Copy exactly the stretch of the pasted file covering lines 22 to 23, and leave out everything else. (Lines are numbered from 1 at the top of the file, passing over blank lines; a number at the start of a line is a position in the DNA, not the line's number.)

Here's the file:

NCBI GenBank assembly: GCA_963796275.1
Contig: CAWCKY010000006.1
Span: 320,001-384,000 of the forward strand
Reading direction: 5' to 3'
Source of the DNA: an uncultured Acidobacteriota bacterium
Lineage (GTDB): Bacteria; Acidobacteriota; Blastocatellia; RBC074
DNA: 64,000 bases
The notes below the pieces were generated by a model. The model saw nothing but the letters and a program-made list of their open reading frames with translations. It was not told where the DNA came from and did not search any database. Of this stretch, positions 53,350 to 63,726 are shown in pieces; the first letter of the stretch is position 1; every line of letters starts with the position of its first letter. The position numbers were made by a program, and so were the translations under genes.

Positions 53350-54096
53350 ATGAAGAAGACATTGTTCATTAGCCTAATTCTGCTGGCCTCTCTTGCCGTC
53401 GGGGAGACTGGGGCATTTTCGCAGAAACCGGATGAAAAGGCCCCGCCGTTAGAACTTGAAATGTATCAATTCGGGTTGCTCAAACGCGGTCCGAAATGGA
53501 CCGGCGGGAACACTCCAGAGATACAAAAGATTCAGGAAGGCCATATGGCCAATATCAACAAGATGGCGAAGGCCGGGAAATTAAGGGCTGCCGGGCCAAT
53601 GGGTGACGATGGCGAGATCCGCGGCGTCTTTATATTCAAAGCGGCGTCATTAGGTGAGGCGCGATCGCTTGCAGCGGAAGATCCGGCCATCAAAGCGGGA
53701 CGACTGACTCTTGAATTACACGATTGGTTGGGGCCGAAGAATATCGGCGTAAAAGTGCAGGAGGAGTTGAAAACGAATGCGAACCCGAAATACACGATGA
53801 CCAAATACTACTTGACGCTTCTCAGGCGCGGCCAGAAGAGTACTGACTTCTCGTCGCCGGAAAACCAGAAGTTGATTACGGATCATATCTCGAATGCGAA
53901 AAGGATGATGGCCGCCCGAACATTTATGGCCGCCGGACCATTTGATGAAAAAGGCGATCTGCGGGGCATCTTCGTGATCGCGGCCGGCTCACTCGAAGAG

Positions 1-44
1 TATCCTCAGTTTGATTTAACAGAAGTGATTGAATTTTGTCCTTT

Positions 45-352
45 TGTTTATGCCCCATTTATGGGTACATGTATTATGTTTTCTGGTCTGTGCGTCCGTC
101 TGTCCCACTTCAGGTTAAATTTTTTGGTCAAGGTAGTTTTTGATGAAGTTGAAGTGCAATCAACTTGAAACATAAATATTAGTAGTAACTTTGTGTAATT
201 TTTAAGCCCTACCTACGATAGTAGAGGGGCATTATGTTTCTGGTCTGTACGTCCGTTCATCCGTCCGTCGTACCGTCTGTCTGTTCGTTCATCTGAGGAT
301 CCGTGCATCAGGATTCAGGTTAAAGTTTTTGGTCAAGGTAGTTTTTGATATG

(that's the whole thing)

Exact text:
201 TTTAAGCCCTACCTACGATAGTAGAGGGGCATTATGTTTCTGGTCTGTACGTCCGTTCATCCGTCCGTCGTACCGTCTGTCTGTTCGTTCATCTGAGGAT
301 CCGTGCATCAGGATTCAGGTTAAAGTTTTTGGTCAAGGTAGTTTTTGATATG